Death, and a New Life
Patricia Greene-Wotton is planning a memorial service and a baptism. Her husband, Rodney J. Wotton, disappeared in the attacks on Sept. 11, and their son, Rodney Patrick, was born eight days later.
"It's like death and resurrection," she said. "The baptism was to have been a happy occasion, but it's a sad thing knowing that Rod will not be there for the baby's baptism."
Mr. Wotton, 36, who worked at Fiduciary Trust, never found out whether his child was a girl or a boy. At the couple's request, the doctor who performed the sonogram wrote the sex on a piece of paper and sealed it in an envelope. Meanwhile, the Wottons picked names for a girl and a boy: Amanda Helga and Brendan Stewart. Now, the baby is named for his missing father.
Mr. Wotton loved children. He had a daughter, Dorothea Jean, 2, whom he loved to bathe and tuck in at night. Five years ago, he and his wife looked at 65 houses before settling on a ranch-style home on two acres in Middletown, N.J.
"It's our dream house," she said. "It has a big yard that we thought would be nice for the children. It has a big garden that he put in because he loved gardening. A couple of weeks ago, I gave Dorothea watermelon that her dad grew. She loved it."
Profile published in THE NEW YORK TIMES on October 24, 2001.
Rodney Wotton, 36, devoted to daughter
Patricia Wotton wants to give a eulogy for her husband, Rodney, in St. Catherine's Church in Holmdel Saturday.
After the memorial service ends, she will baptize their son, Rodney Patrick, born eight days after his 36-year-old father perished when the hijacked United Airlines Flight 175 struck the World Trade Center's South Tower.
"It's been a bittersweet experience. I am fortunate to have him," Mrs. Wotton said of the newborn. "But I am just overwhelmed with grief."
The Wottons' daughter, Dorothea Jean, turned 2 a little more than three weeks after her father was lost. She is aware that something is not right because her father is no longer putting her to bed every night as he always did.
"My daughter will probably not remember her father. My son will never have known him," Mrs. Wotton said. That's why she has asked those who loved or worked with Rod to send a note about him to his children.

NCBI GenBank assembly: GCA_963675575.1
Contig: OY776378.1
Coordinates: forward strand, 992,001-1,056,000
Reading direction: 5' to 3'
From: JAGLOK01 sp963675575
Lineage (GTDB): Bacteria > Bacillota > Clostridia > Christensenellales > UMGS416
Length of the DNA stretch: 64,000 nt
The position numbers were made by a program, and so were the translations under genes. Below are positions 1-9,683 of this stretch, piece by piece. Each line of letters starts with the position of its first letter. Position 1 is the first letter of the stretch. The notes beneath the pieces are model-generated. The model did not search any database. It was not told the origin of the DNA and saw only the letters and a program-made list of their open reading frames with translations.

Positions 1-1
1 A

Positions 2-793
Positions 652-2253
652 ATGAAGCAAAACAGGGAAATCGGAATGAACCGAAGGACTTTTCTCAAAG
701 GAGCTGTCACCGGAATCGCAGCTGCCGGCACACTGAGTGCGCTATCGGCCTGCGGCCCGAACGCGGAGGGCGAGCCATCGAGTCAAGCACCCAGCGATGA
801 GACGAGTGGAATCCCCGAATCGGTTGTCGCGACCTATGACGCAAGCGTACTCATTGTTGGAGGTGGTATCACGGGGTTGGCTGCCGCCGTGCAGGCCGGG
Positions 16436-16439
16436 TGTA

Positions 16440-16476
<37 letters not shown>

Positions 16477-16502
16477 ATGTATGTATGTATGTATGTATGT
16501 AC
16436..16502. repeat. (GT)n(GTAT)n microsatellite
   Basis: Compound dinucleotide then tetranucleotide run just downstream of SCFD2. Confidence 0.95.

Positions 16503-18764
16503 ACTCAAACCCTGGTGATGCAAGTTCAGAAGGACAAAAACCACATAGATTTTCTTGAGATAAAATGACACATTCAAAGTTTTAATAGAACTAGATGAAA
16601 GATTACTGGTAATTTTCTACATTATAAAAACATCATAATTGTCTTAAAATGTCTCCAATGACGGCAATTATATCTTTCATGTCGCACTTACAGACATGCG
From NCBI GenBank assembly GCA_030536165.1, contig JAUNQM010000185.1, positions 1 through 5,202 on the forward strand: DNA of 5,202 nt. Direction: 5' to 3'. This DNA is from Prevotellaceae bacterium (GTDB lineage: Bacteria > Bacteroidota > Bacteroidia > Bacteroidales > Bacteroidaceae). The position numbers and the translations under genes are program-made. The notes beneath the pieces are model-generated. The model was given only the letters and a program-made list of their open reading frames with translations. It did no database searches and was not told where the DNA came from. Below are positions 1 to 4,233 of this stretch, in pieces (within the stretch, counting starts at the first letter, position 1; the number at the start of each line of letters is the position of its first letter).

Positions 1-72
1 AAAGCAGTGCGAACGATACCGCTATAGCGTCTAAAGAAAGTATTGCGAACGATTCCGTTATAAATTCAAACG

"That would help them to know him better," Mrs. Wotton said. "I've been getting wonderful letters. I'm hearing from his third-grade teacher and his Little League coach," she said.
On the morning of Sept. 11, Mr. Wotton kissed his wife of six years and went off to work at 6:30 a.m. Shortly after 9 a.m., he called his wife from his office on the 97th floor. "Initially, he called to say the other building was on fire, and he didn't know what was happening," she said.
"A few minutes later he called and said for some reason his floor was filling up with smoke and he didn't know why. I had at that point turned on the TV and seen that his building had also been hit," Mrs. Wotton said.
"He called to say good-bye and told me that he loved me and asked me to pray for him -- and that was the last I spoke to him," she said.
Mr. Wotton, a Middletown resident and senior vice president of Web site design for Fiduciary Trust Co. International, probably stayed behind to work on restoring data that was being lost in the fire.
"I think he wanted to get out but was working on restoring the data," she said.
He started at Fiduciary in 1998. He worked in data center management, where his forte was disaster recovery. He would help clients save data during emergencies like power outages or terrorist attacks.
Mrs. Wotton said her husband loved life, was devoted to his daughter and did his own yard work in a neighborhood where most people used hired help.
"I think the church is going to be packed," Mrs. Wotton said of the combined ceremony. "I think he would be amazed by that because we spent so much time with just the three of us together."
In addition to his wife and two children, Mr. Wotton is survived by his parents, Stewart and Jean Wotton of Lincroft; brother and sister- in-law Brian and Toni Wotton of Ocean; brother and sister-in-law Dave and Marty Wotton of Texas; grandmother Helga Hall of Massachusetts, and many nieces, nephews, aunts, uncles and cousins.
Mrs. Wotton requests that donations be made to the Wooton Children Fund, P.O. Box 90, Middletown, NJ 07748.
The memorial service and baptism will be at 11 a.m. Saturday at St. Catherine's Church, 108 Middletown Road in Holmdel.
Profile by Donna Leusner published in THE STAR-LEDGER.